Fare for the Common Good: Farmers Markets as Public Square
David Nicholson was drawn to the healthy food movement because, as he says simply, “I really like to eat.” His passion soon became a calling to help others gain access to the same good food he loves, and to help growers and markets thrive too.
In 2010 Nicholson, now a consultant to people and organizations in the food justice movement, worked at the Midtown Farmers Market in Minneapolis. While there, the intertwined challenges of creating access for individuals while ensuring producers can earn what they need from market sales became ever more clear to him. To address the challenges he hatched the idea for Market Bucks, an incentive match to encourage people to use their SNAP benefits to buy fruits and vegetables at farmers markets. The Center for Prevention at Blue Cross and Blue Shield of Minnesota got excited about the idea. In partnership with the City of Minneapolis and the Institute for Agriculture and Trade Policy, the matching program was launched in 2010 and continues to expand to additional markets throughout the state.
“Food justice is for the most part related to larger questions of economic justice,” said Nicholson. “I mean not only so that people have equal ability to afford food that promotes health and wellness [but] also for people who produce that food—farm owners, migrant workers, people working in factories—to be able to earn a reasonable living doing those things.”
SNAP, formerly known as “food stamps,” is distributed using an EBT card, a card like a debit card. Nicholson realized that installing EBT machines at the markets would be key to opening pathways for lower income people using SNAP to shop there. Because farmers markets are traditionally cash-based operations, businesses comprising many individual vendors, it takes some “hand-holding” to get the system for accepting SNAP up and running, Nicholson said – for example, advice on selecting a card services provider; getting permission from the USDA to accept SNAP; how to train market staff; how to set up accounting procedures.
About five years ago Nicholson convened a monthly “Farmers Market Coffee and Call,” as peer-to-peer support, originally for organizers and stakeholders receiving grants from the EBT & Market Bucks Initiative, formerly housed at the MN Department of Human Services. The calls are now open to all market vendors, managers, organizers and public health professionals and continue to be funded by the Office of Statewide Health Improvement Initiatives at MDH.
In what can sometimes feel like a lonely arena, Nicholson says, the calls serve as a kind of “glue” for market staffers and supporters across the state. Usually, between 10 and 20 people take part in each call, not always the same individuals. It’s a forum to share ideas and resources, ask questions and learn from one another. In fact, Nicholson finds people may hear differently when a suggestion comes from someone doing the same job at another farmers market rather than an “expert” like him.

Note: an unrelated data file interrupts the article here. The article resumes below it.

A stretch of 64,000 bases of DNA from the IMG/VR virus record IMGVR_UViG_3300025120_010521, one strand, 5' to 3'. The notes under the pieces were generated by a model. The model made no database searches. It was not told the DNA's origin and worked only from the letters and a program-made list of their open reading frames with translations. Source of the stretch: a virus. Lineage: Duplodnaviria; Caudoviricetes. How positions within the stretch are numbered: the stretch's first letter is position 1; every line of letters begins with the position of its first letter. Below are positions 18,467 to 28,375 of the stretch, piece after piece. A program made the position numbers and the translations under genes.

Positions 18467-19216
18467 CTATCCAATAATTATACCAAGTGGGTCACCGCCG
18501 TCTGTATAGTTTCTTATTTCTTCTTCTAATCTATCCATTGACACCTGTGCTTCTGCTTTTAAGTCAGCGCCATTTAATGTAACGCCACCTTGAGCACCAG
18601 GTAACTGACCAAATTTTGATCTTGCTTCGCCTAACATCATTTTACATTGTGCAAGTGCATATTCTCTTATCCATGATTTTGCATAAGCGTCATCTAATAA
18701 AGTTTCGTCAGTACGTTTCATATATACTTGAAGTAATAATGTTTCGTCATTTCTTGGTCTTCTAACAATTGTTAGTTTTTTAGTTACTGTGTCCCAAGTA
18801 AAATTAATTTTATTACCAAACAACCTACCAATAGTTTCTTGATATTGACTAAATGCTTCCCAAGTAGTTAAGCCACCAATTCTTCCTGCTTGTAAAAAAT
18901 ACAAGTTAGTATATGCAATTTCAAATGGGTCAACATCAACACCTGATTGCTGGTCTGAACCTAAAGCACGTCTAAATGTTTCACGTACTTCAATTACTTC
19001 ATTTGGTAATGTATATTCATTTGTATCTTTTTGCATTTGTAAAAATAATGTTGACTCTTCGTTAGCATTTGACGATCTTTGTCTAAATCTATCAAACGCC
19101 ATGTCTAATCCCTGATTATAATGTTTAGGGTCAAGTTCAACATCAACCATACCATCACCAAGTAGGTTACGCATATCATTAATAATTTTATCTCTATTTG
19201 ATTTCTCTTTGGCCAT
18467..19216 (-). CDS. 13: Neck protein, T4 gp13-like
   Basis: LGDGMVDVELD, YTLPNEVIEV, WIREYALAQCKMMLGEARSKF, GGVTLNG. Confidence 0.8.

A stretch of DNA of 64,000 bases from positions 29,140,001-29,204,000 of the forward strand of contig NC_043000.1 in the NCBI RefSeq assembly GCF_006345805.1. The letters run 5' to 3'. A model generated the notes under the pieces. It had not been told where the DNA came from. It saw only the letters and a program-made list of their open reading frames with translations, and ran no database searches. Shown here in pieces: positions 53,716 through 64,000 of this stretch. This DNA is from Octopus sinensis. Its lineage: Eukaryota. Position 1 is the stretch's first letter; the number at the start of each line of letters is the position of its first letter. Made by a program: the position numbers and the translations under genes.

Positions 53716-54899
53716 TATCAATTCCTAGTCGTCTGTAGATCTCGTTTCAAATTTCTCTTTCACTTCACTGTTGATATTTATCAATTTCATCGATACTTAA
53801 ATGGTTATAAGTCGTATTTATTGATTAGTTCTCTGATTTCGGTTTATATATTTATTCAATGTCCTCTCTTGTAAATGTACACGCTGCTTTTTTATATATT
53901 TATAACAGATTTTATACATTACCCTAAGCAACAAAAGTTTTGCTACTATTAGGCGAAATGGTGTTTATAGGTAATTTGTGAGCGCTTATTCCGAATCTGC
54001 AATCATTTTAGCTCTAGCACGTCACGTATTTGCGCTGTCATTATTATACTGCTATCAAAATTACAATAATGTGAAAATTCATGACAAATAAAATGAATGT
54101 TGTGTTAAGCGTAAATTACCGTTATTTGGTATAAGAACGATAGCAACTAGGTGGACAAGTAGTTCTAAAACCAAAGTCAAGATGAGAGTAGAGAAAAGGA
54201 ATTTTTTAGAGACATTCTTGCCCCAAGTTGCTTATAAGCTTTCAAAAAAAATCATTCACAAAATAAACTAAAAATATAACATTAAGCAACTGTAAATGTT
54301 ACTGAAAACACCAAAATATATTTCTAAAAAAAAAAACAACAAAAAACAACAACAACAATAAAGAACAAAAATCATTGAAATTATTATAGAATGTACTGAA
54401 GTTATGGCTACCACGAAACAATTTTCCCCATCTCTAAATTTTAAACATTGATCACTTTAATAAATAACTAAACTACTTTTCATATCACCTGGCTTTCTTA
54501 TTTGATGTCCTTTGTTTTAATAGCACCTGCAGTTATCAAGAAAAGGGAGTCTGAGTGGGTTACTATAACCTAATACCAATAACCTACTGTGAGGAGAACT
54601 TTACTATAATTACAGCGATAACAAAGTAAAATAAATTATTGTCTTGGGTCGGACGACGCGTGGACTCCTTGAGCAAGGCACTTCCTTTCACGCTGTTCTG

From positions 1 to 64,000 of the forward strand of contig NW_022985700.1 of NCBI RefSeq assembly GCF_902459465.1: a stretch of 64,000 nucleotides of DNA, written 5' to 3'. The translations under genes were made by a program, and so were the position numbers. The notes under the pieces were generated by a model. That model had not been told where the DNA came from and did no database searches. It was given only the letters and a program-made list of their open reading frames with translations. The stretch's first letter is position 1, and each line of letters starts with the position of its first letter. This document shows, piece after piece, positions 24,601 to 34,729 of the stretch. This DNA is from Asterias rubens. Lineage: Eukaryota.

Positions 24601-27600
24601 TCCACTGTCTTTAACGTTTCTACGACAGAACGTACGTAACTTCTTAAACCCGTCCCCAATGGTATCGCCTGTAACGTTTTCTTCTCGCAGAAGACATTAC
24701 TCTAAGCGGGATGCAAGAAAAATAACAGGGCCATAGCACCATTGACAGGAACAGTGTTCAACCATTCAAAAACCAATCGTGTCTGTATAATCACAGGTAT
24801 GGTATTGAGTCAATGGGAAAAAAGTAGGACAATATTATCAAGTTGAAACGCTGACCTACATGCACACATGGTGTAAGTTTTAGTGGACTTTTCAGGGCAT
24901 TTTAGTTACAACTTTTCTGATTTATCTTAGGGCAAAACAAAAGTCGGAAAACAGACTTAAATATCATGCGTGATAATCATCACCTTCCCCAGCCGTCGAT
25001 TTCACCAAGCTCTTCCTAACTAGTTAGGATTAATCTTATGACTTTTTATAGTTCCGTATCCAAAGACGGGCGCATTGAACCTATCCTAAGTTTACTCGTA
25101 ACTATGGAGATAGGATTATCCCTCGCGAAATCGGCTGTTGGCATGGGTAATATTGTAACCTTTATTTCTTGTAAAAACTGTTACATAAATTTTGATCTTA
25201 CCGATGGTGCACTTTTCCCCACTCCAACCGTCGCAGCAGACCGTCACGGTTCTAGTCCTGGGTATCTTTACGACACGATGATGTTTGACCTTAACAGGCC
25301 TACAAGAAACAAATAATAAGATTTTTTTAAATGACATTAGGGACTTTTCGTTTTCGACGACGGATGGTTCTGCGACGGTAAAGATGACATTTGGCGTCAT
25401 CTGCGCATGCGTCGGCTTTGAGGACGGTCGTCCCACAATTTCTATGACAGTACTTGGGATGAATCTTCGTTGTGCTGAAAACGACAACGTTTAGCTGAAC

For example, he’d tried without much luck to spark connections between farmers markets and public health systems or networks like food shelves.
But on a recent monthly call, Jessica Joyce, manager of the Rochester Downtown Farmers Market, described a crossover opportunity that worked at her farmers market. She’d arranged for local representatives from WIC (targeted federal food benefits for women, infants and children) to staff the Power of Produce (POP) table. Both programs are aimed at families with young children to promote and give access to good nutrition.
“So Jess starts talking about WIC people being at their POP table and why it’s great and you could feel the difference in energy when the idea came from a peer in the trenches doing the work who can share the excitement,” Nicholson said.
Farmers markets won’t solve all the world’s problems, Nicholson knows, but he says they are a unique venue where disparate segments of the community – food producers and consumers, affluent and low-income, rural and urban – gather together with a shared interest in healthy fresh food.
Even the presence of SNAP and EBT at farmers markets can be a learning moment.
“I hear stories from farmers market staff that relatively affluent people come up to the EBT table to sign up for SNAP and Market Bucks [not realizing it’s a program for people of lower incomes]. When you are accepting SNAP-EBT in the most public of public squares, it facilitates the conversation around what it means to need access to good food. It makes people think differently about the role of government in providing access to low-income people.
“At the market you see that beneficiaries of government assistance programs are your next-door neighbor, or the retired person who lives down the street, or the person at your church. It becomes about making sure that everyone in your community is taken care of,” he said.
You can find a farmers market near you that accepts Market Bucks using this online map.